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Ocean Engineering

Undrained Load Capacity of Torpedo Anchors Embedded in Cohesive Soils

[+] Author and Article Information
José Renato M. de Sousa

Department of Civil Engineering, Centro de Tecnologia, COPPE/UFRJ, Bloco I2000, Sala I116, Cidade Universitária, Ilha do Fundão, Rio de Janeiro CEP 21945-970, Braziljrenato@laceo.coppe.ufrj.br

Cristiano S. de Aguiar, Gilberto B. Ellwanger

Department of Civil Engineering, Centro de Tecnologia, COPPE/UFRJ, Bloco I2000, Sala I116, Cidade Universitária, Ilha do Fundão, Rio de Janeiro CEP 21945-970, Brazil

Elisabeth C. Porto, Diego Foppa, Cipriano José de Medeiros

 PETROBRAS Research and Development Center, Cidade Universitária, Quadra 7, Ilha do Fundão, Rio de Janeiro CEP 21949-900, Brazil

J. Offshore Mech. Arct. Eng 133(2), 021102 (Nov 16, 2010) (12 pages) doi:10.1115/1.4001953 History: Received November 30, 2009; Revised April 20, 2010; Published November 16, 2010; Online November 16, 2010

This paper presents a numerical based study on the undrained load capacity of a typical torpedo anchor embedded in a purely cohesive isotropic soil using a three-dimensional nonlinear finite element model. In this model, the soil is simulated with solid elements capable of representing its nonlinear physical behavior and the large deformations involved. The torpedo anchor is also modeled with solid elements, and its geometry is represented in detail. Moreover, the anchor-soil interaction is addressed with contact finite elements that allow relative sliding with friction between the surfaces in contact. A number of analyses are conducted in order to understand the response of this type of anchor when different soil undrained shear strengths, load directions, and number and width of flukes are considered. The results obtained indicate two different failure mechanisms: The first one involves significant plastic deformation before collapse and, consequently, mobilizes a great amount of soil; the second is associated with the development of a limited shear zone near the edge of the anchor and mobilizes a small amount of soil. The total contact area of the anchor seems to be an important parameter in the determination of its load capacity, and, consequently, the increase in the undrained shear strength and the number of flukes and/or their width significantly increases the load capacity of the anchor.

Copyright © 2011 by American Society of Mechanical Engineers
Topics: Stress , Soil
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References

Figures

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Figure 1

Typical torpedo anchor with four flukes: (a) conical tip; (b) top with details of the padeye

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Figure 2

General view of the FE model

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Figure 3

Drucker–Prager and Mohr–Coulomb yield surfaces in the deviatoric plane

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Figure 4

General view of a FE mesh for a torpedo anchor: (a) top and (b) bottom parts of the flukes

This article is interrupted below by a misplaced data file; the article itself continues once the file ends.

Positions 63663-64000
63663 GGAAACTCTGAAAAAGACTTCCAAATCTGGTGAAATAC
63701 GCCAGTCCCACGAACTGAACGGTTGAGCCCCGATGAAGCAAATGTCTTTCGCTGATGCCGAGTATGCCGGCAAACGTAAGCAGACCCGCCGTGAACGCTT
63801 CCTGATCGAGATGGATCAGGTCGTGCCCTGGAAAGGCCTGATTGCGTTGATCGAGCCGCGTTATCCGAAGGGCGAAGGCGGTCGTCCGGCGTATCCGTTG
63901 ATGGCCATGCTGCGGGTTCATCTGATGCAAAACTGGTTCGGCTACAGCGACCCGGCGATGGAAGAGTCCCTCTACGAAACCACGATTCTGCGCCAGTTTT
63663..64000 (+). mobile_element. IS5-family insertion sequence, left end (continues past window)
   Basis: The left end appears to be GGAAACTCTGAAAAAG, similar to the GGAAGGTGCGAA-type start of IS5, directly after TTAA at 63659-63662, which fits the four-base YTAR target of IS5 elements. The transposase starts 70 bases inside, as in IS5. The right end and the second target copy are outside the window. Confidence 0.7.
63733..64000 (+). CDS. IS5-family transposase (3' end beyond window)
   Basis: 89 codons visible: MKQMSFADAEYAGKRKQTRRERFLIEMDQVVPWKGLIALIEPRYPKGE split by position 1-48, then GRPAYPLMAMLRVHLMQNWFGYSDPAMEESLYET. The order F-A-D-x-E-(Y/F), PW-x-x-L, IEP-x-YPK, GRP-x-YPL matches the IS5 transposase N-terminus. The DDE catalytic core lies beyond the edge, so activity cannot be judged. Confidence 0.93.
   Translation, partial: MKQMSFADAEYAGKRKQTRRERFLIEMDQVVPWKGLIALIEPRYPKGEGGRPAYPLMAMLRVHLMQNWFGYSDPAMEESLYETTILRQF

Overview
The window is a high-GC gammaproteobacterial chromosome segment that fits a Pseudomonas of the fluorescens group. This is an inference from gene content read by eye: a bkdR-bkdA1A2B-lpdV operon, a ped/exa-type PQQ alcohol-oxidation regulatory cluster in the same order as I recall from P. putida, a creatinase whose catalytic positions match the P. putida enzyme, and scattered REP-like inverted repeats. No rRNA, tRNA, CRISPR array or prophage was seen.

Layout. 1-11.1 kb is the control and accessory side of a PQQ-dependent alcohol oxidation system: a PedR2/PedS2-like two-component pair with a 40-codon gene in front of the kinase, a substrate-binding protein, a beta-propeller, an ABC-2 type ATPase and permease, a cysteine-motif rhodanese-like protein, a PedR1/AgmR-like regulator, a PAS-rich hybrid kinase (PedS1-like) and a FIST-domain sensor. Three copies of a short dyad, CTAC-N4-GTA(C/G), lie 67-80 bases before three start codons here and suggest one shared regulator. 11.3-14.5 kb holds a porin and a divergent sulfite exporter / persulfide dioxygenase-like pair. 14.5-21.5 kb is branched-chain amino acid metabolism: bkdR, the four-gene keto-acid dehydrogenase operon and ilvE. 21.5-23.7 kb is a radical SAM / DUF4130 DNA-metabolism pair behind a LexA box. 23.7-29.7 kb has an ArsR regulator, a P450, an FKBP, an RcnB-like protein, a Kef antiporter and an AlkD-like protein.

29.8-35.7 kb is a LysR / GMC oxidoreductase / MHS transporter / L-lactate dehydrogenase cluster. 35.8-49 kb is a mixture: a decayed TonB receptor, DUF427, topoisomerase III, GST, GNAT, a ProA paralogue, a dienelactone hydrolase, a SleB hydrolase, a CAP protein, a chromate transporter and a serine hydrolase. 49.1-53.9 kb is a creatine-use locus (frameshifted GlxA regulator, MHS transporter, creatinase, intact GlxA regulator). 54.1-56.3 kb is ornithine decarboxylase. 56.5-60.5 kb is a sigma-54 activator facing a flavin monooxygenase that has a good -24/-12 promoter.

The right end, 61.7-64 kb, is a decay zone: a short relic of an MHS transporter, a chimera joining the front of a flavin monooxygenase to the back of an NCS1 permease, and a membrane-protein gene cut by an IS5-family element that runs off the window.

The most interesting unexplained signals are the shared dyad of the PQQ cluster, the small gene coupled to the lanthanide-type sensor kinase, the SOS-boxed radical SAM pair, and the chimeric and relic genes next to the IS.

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Figure 5

Load application

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Figure 6

FE meshes for the analysis of a torpedo anchor: soil mesh, anchor mesh, and soil mesh previous to the anchor installation

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Figure 7

Details of the FE mesh: (a) surrounding soil and torpedo anchor; (b) surrounding soil and soil within the torpedo anchor location

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Figure 8

Dimensions, in m, of the analyzed torpedo anchor

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Figure 9

Torpedo anchor cross sections: (a) four, (b) three, and (c) no flukes

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Figure 10

Embedment depth versus anchor drop height: torpedo anchor with four flukes

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Figure 11

Load versus normalized displacement curves of a torpedo anchor with four flukes embedded in soil A: loads in plane 1

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Figure 12

Load versus normalized displacement curves of a torpedo anchor with four flukes embedded in soil B: loads in plane 1

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Figure 15

Load capacity versus load inclination curves of a torpedo anchor with four flukes embedded in soils with different undrained shear strengths: loads in plane 1

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Figure 16

Ultimate vertical capacity versus ultimate horizontal capacity of a torpedo anchor with four flukes embedded in soils with different undrained shear strengths: loads in plane 1

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Figure 17

Load capacities for different inclinations considering a torpedo anchor with zero, three, and four flukes and soil B: loads in plane 1

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Figure 18

Load capacities for different widths of the flukes considering a torpedo anchor with four flukes and soil B: loads in plane 1

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Figure 19

Load capacities for different angles between the plane of the loads and the flukes. Torpedo anchor with four flukes in soil B.

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Figure 14

Failure surfaces in soil B for different load inclinations, β, at the anchor: (a) 0 deg, (b) 15 deg, (c) 30 deg, (d) 45 deg, (e) 60 deg, (f) 75 deg, and (g) 90 deg

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Figure 13

Load versus normalized displacement curves of a torpedo anchor with four flukes embedded in soil C: loads in plane 1

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